The General Electric Company (GE), is a North American company formed in 1892.
The company itself produces many different products and vehicles, such as locomotives. The locomotive portion (GE Transportation Systems) of GE was formed in the late 1890's in Erie, Pennsylvania; which still serves as their main manufacturing facility as of today (with the exception of a newer facility which opened in Fort Worth, Texas in late-2012.)
One of the first locomotives they've ever produced, was the 60-ton Boxcab built in 1925 (specifically CNJ #1000; although co-produced by ALCO), which was one of the very first types of commercially-successful, standard diesel locomotives ever produced (to not be a diesel railcar or trainset). The company mainly built electric locomotives, but now primarily builds diesel locomotives.
They are currently the leading locomotive building company as of the mid-1980's; when they first out-matched their long-term arch-rival, EMD.
GE has had a long line of successful locomotives, and has often competed with their long-term rival; EMD. GE mainly builds and exports foreign locomotives, and currently produces the Evolution Series of diesel-electric locomotives (as of 2005); which is their main locomotive line for North American railroads (with the exception of foreign models and counter-parts)
List of LocomotivesEdit
These locomotives were produced from the 1900s to the 1920s with various axle arrangements. Most were owned by the NYC, PRR and MILW.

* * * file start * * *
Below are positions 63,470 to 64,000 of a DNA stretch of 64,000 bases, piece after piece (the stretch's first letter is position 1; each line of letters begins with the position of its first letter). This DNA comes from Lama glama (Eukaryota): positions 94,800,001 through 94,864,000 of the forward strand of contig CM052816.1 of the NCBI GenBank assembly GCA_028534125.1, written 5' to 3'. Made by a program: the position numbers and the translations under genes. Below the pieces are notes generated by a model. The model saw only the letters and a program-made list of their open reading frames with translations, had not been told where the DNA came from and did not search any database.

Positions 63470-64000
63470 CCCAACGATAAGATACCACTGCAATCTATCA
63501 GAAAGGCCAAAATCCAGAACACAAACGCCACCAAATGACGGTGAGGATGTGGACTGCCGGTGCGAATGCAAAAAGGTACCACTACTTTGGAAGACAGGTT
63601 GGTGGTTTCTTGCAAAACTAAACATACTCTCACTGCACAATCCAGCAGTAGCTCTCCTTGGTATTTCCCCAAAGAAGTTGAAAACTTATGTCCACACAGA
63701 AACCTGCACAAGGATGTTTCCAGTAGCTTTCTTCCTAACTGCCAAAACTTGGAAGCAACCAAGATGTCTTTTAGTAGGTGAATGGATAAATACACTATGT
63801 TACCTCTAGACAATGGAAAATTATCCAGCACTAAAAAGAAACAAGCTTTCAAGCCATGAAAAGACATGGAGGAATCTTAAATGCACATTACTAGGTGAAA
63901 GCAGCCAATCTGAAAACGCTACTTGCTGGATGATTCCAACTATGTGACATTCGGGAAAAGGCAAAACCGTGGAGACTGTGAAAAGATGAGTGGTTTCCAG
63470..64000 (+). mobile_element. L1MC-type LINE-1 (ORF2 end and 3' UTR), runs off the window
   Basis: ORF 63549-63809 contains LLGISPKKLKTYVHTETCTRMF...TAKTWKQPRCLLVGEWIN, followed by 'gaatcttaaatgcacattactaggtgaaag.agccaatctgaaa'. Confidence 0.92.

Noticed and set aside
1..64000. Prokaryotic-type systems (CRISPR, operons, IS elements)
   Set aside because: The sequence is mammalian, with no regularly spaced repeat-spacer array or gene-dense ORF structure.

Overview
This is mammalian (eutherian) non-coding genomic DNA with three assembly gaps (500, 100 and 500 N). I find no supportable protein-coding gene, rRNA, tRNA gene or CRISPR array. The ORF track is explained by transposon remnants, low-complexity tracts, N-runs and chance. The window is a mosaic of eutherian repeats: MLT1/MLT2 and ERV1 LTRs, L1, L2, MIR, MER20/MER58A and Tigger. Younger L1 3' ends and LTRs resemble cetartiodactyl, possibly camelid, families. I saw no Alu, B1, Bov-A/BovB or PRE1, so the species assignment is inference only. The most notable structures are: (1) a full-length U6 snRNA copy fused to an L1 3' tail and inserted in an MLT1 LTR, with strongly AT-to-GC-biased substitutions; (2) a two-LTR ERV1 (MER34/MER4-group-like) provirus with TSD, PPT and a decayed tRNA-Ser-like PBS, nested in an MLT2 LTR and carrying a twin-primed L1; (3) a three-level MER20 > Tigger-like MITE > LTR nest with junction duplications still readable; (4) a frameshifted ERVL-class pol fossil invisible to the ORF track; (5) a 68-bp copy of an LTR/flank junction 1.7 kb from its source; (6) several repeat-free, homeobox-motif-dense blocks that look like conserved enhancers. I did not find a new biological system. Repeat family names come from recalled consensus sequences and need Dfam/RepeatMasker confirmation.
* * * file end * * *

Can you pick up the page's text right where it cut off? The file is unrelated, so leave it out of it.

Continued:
- T-1 (NYC; New York Central Railroad)
- T-2 (NYC)
- S-3 (NYC)
- ES-1 (MILW; Milwaukee Road)
- ES-2 (MILW)
- EP-1 (MILW)
- GG1 (PRR; Pennsylvania Railroad)
- EL-C (E33)
Ton Boxcab SeriesEdit
These locmotives had various axle arrangements and were produced from the 1930s to the 1940s
Four-axle diesel locomotives produced from the 1940s to the 1950s
Gas Electric Turbine SeriesEdit
These locomotives, produced from the 1940s to the 1950s were ordered by Union Pacific
- 4500 HP GTEL
- 8500 HP GTEL
These locomotives were produced from the 1950s to the 1980s with various axle arrangements
Dash 7 SeriesEdit
These locomotives were produced with either four or six axles between the 1970s and the 1980s
Dash 8 SeriesEdit
These locomotives were produced from the 1980s to 1990s
Dash 9 SeriesEdit
Six-axled diesel locomotives which were produced from the 1990s to the early 2000s
- C44-9W (Or CW)
These locomotives were produced from the 1990s to the early 2000s and were mainly high-powered AC versions of Dash 9 models.
- Numerous foreign types similar to both types listed were also built, such as the Australian version of the AC6000CW.
Six-axled diesel locomotives that have been built from 2005 to the present
These locomotives include passenger locomotives, high-powered diesel locomotives, etc. They have built from the 1970s to the present
These locomotives were four-axled passenger diesel locomotives built from the 1990s to the present
These locomotives are either rebuilt or modified units.
- BB23-7 (Narrow-gauge, combined four-axle diesel locomotive built for railways in Latin America; rebuilt from B23-7 and C30-7 units.)
- BB40-9W (Narrow-gauge, combined four-axle diesel locomotive built for railways in Latin America; rebuilt from C44-9W)
- BB40-8 (Narrow-gauge, combined four-axle diesel locomotive built for railways in Latin America; rebuilt from C40-8
- AC44C4M - This is a rebuild collaboration between GE and BNSF to rebuild C44-9W's into A-1-A AC-traction locomotives.
http://www.finnmoller.dk/rail-usa/loco-guide/index.htm (Diesel locomotive examples)
http://www.oil-electric.com/2009/01/do-you-remember-4-s.html (Early electric locomotive examples)